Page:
Bacillus subtilis BSR sRNAs – Wikipedia

In a screen of the Bacillus subtilis genome for genes encoding ncRNAs, Saito et al. focused on 123 intergenic regions (IGRs) over 500 base pairs in length, the authors analyzed expression from these regions. Seven IGRs termed bsrC, bsrD, bsrE, bsrF, bsrG, bsrH and bsrI expressed RNAs smaller than 380 nt. All the small RNAs except BsrD RNA were expressed in transformed Escherichia coli cells harboring a plasmid with PCR-amplified IGRs of B. subtilis, indicating that their own promoters independently express small RNAs. Under non-stressed condition, depletion of the genes for the small RNAs did not affect growth. Although their functions are unknown, gene expression profiles at several time points showed that most of the genes except for bsrD were expressed during the vegetative phase (4–6 h), but undetectable during the stationary phase (8 h). Mapping the 5′ ends of the 6 small RNAs revealed that the genes for BsrE, BsrF, BsrG, BsrH, and BsrI RNAs are preceded by a recognition site for RNA polymerase sigma factor σA.[1]

Type I Toxin/Antitoxin system[edit]

It was shown that bsrE, bsrG and bsrH pair through intermolecular interactions with newly identified antisense sRNAs. It was suggested that they form type I toxin/antitoxin system that includes an mRNA encoding for a short, toxic peptide (bsrE, bsrG and bsrH ) and an antitoxin that consists of an antisense RNA.[2]

Further studies established that the 294-nucleotide bsrG encodes a 39-amino-acid toxin, and the 180 nucleotide antisense sRNA called SR4 acts as the antitoxin (they overlap by 123 nucleotides). SR4 interaction with the 3’UTR of bsrG RNA promotes bsrG degradation and inhibits its translation.[3][4] BsrG interferes with cell envelope biosynthesis, causes membrane invaginations and delocalisation of the cell wall synthesis and initiates autolysis.[5]

The 256 nucleotide bsrE RNA encodes 30 amino-acid toxin peptide. Its antitoxin gene, SR5 overlaps by 112 nucleotides at the 3′ end of bsrE. The antitoxin SR5 promotes bsrE degradation but unlike SR4 it does not directly inhibits toxin mRNA translation.[6][7]

See also[edit]


  1. ^ Saito S, Kakeshita H, Nakamura K (January 2009). “Novel small RNA-encoding genes in the intergenic regions of Bacillus subtilis”. Gene. 428 (1–2): 2–8. doi:10.1016/j.gene.2008.09.024. PMID 18948176.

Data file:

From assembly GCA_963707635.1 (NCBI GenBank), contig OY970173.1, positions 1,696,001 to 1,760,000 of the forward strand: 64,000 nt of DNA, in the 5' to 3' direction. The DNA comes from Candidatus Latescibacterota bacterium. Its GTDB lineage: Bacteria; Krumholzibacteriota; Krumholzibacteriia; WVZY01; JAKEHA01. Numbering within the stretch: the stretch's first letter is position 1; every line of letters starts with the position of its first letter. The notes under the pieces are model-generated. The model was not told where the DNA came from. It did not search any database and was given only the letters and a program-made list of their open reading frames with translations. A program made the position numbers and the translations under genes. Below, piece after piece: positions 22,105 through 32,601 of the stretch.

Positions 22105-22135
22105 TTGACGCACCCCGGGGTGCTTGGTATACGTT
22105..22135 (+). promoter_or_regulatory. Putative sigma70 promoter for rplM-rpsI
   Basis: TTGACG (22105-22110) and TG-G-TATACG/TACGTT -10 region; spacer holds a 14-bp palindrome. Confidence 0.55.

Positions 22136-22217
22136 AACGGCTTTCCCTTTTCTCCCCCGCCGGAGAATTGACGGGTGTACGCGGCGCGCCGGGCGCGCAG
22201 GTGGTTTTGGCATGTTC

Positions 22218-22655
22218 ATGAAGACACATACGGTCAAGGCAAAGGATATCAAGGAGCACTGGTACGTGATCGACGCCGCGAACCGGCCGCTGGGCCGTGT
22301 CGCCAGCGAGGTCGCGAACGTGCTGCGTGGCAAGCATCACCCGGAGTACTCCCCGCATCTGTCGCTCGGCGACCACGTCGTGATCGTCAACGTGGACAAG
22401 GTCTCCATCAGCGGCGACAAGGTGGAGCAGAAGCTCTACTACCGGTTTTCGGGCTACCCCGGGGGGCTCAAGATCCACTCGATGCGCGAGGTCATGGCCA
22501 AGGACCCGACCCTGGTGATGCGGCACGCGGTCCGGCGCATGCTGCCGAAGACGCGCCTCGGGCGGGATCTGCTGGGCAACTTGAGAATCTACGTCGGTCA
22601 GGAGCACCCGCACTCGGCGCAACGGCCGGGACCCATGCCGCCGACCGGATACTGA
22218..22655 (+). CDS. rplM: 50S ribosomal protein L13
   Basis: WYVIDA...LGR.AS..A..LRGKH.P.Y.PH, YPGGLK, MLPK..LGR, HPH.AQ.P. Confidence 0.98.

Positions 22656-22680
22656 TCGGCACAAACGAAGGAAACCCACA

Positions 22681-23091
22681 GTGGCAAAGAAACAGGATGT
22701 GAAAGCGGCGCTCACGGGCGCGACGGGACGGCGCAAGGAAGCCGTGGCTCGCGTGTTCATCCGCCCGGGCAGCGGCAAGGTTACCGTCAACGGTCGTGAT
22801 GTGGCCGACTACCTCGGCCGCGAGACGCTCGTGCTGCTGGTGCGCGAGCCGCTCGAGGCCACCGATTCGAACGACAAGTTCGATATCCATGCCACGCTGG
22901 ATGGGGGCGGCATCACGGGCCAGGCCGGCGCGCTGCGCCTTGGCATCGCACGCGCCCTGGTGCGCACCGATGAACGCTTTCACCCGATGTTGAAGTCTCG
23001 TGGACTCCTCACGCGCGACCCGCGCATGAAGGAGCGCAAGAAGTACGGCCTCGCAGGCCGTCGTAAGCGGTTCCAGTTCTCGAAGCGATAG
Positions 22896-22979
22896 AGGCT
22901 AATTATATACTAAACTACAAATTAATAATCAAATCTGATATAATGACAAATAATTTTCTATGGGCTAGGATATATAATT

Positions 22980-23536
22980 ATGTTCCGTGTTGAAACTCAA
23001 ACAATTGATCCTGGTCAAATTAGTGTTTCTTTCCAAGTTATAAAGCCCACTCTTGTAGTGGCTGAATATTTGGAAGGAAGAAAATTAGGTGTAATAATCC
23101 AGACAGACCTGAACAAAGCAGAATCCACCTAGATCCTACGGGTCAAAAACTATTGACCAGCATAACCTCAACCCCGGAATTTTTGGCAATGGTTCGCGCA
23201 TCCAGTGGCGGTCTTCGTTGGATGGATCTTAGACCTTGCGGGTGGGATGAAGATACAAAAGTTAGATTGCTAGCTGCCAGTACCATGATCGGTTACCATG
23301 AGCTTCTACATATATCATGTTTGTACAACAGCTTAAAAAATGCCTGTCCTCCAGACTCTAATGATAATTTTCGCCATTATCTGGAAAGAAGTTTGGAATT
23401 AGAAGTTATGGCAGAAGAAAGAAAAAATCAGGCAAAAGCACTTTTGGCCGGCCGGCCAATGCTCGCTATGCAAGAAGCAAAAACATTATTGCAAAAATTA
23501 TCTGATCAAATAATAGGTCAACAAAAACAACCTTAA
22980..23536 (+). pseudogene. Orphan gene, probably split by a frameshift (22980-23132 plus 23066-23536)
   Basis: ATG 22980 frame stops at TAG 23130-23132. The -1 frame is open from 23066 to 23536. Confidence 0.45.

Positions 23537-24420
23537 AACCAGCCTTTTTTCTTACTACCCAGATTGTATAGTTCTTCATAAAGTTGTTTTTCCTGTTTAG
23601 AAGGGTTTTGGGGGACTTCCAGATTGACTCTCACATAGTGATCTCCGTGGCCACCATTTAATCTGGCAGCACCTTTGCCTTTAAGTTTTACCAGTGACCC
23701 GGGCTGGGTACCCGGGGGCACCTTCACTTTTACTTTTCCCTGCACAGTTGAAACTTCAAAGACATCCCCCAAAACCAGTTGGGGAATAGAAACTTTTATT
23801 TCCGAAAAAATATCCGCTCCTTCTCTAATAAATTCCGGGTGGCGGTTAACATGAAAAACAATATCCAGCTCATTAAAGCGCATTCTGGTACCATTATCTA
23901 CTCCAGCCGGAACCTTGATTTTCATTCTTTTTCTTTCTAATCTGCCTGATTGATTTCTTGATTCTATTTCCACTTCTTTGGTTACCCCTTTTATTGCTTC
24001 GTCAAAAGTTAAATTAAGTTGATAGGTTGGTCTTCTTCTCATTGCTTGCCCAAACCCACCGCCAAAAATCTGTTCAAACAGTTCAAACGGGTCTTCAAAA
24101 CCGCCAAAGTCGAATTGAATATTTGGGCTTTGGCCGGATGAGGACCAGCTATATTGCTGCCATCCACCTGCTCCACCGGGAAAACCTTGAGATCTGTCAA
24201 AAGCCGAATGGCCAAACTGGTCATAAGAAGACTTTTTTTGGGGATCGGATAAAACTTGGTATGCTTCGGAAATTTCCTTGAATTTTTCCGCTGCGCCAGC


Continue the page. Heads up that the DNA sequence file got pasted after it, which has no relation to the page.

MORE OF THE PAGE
2. ^ Irnov I, Sharma CM, Vogel J, Winkler WC (October 2010). “Identification of regulatory RNAs in Bacillus subtilis”. Nucleic Acids Research. 38 (19): 6637–51. doi:10.1093/nar/gkq454. PMC 2965217. PMID 20525796.
  3. ^ Jahn N, Preis H, Wiedemann C, Brantl S (February 2012). “BsrG/SR4 from Bacillus subtilis–the first temperature-dependent type I toxin-antitoxin system”. Molecular Microbiology. 83 (3): 579–98. doi:10.1111/j.1365-2958.2011.07952.x. PMID 22229825.
  4. ^ Jahn N, Brantl S (November 2013). “One antitoxin–two functions: SR4 controls toxin mRNA decay and translation”. Nucleic Acids Research. 41 (21): 9870–80. doi:10.1093/nar/gkt735. PMC 3834814. PMID 23969414.
  5. ^ Jahn N, Brantl S, Strahl H (November 2015). “Against the mainstream: the membrane-associated type I toxin BsrG from Bacillus subtilis interferes with cell envelope biosynthesis without increasing membrane permeability”. Molecular Microbiology. 98 (4): 651–66. doi:10.1111/mmi.13146. PMID 26234942.
  6. ^ Müller P, Jahn N, Ring C, Maiwald C, Neubert R, Meißner C, Brantl S (May 2016). “A multistress responsive type I toxin-antitoxin system: bsrE/SR5 from the B. subtilis chromosome”. RNA Biology. 13 (5): 511–23. doi:10.1080/15476286.2016.1156288. PMC 4962801. PMID 26940229.
  7. ^ Meißner C, Jahn N, Brantl S (January 2016). “In Vitro Characterization of the Type I Toxin-Antitoxin System bsrE/SR5 from Bacillus subtilis”. The Journal of Biological Chemistry. 291 (2): 560–71. doi:10.1074/jbc.M115.697524. PMC 4705377. PMID 26565032.